A children receives treatment for malnutrition at an Action Against Hunger health centre in Madagascar.


75% of the population in this island nation lives on less than £1.50 a day.

Madagascar is one of the poorest countries in the world.

Though the country’s economy benefits from ecotourism, ecological research and a growing agricultural sector, the unequal distribution of wealth has left the vast majority of Malagasies living in poverty.

The country is also extremely vulnerable to the effects of climate change, in particular floods and cyclones. In 2019, a lack of rainfall and a powerful El Niño phenomenon (the unusual warming of surface water) led to the loss of 90% of the country’s harvest – leaving more than 60% of the population struggling to access food.

Country facts

  • 26.3m

    Madagascar has a population of more than 26 million people.

  • 162

    Madagascar ranks 162nd out of 189 countries in the Human Development Index.

  • 48.9%

    Almost 50% of Malagasy children under five suffer from malnutrition.

Action Against Hunger’s work in Madagascar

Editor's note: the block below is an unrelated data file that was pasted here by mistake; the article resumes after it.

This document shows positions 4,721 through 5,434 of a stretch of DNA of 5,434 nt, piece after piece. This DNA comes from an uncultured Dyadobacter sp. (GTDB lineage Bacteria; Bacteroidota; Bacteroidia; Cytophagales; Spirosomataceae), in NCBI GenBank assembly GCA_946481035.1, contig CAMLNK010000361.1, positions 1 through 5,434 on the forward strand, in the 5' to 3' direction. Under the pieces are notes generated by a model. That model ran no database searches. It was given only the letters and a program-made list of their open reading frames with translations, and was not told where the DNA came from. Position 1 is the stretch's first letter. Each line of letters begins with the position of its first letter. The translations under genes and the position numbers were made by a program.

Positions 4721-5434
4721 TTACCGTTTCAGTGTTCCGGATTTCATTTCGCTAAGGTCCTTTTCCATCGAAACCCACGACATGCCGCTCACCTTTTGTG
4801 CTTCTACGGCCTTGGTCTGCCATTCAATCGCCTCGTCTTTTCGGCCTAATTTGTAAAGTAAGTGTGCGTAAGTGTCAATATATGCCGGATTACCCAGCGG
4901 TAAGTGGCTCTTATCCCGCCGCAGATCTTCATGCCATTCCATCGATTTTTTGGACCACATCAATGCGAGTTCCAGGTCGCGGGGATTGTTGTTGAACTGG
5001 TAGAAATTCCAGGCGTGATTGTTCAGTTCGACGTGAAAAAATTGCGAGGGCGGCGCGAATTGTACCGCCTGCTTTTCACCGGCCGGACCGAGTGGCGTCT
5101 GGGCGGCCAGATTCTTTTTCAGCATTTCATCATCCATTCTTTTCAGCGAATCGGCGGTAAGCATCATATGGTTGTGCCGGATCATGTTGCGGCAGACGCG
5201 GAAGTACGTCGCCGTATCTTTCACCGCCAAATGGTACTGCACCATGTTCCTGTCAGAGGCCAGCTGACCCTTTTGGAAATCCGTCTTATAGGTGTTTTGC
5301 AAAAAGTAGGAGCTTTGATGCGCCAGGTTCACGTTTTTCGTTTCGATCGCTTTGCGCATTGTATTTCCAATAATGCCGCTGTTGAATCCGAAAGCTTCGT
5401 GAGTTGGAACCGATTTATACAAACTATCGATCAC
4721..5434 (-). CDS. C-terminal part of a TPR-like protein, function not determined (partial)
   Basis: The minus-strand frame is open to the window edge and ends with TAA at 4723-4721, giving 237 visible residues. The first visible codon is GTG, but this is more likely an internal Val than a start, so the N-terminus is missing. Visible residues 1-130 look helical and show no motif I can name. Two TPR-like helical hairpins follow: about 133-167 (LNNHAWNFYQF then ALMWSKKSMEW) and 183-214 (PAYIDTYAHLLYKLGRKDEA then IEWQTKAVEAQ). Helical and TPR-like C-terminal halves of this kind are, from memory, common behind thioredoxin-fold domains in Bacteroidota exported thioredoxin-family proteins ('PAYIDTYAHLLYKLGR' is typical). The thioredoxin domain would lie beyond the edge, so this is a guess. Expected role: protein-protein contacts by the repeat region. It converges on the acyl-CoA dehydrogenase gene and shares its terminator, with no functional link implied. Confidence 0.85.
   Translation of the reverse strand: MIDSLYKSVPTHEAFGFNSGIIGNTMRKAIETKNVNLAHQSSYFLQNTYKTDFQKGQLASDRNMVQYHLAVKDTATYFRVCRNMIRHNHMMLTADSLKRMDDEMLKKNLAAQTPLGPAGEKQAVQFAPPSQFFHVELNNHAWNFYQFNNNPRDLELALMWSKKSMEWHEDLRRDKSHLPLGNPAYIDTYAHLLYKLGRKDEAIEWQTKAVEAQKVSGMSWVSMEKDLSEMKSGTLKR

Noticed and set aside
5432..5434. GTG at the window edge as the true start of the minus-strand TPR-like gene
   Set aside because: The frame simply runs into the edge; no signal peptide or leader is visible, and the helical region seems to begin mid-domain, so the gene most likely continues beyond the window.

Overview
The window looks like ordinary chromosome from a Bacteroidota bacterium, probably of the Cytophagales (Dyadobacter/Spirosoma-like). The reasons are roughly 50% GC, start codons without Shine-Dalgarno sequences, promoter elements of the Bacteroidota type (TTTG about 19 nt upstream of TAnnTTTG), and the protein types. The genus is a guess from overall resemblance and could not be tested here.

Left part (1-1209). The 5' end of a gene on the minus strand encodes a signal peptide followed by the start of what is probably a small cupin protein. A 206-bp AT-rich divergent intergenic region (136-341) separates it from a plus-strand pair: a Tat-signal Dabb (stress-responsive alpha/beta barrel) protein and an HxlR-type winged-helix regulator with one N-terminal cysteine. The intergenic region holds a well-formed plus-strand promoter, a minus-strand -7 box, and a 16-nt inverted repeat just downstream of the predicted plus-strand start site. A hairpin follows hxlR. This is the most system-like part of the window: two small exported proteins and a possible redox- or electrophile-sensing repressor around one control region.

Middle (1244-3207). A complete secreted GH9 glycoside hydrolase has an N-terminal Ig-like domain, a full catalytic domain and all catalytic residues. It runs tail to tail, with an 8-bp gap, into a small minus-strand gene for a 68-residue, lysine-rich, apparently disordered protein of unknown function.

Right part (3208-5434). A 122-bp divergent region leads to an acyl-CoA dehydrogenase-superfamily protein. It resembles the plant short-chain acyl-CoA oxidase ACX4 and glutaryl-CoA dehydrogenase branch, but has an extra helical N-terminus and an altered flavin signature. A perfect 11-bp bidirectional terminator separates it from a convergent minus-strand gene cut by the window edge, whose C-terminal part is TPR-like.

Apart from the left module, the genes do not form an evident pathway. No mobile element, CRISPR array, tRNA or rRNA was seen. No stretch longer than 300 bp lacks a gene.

Our programmes focus on fighting undernutrition through strengthening the local healthcare system. This has included provided mental health support and nutritional supplements to vulnerable children under five and pregnant women in urban areas.

We have also helped people on the island to respond to worsening climate shocks through disaster risk reduction and resilience programmes. As part of an integrated approach, our health and nutrition programmes and water, sanitation and hygiene projects have also supported these efforts.

Our response to coronavirus

Throughout the pandemic, our offices have remained open and we have adapted our programmes to help reduce the spread of Covid-19.

Our work to respond to coronavirus in Madagascar has included:

  • helping to set up quarantine sites
  • training frontline staff to detect and refer suspected cases
  • installing handwashing stations in public spaces and health centres
  • raising awareness in communities through street shouters, sound cars and posters
  • working with Malagasy authorities to help families make up for lost income with cash transfers
  • carrying out advocacy activities to call for more transparency in the management of funds intended for Covid-19

Our reach

  • 85,195

    We reached more than 85,000 people in Madagascar through our programmes in 2019.

  • 102

    We have 102 staff based in Antananarivo, Tulear and Amboasary.

  • 2011

    We started working in Madagascar in 2011.

Save lives todayAn Action Against Hunger staff member treats a child for malnutrition in Madagascar.

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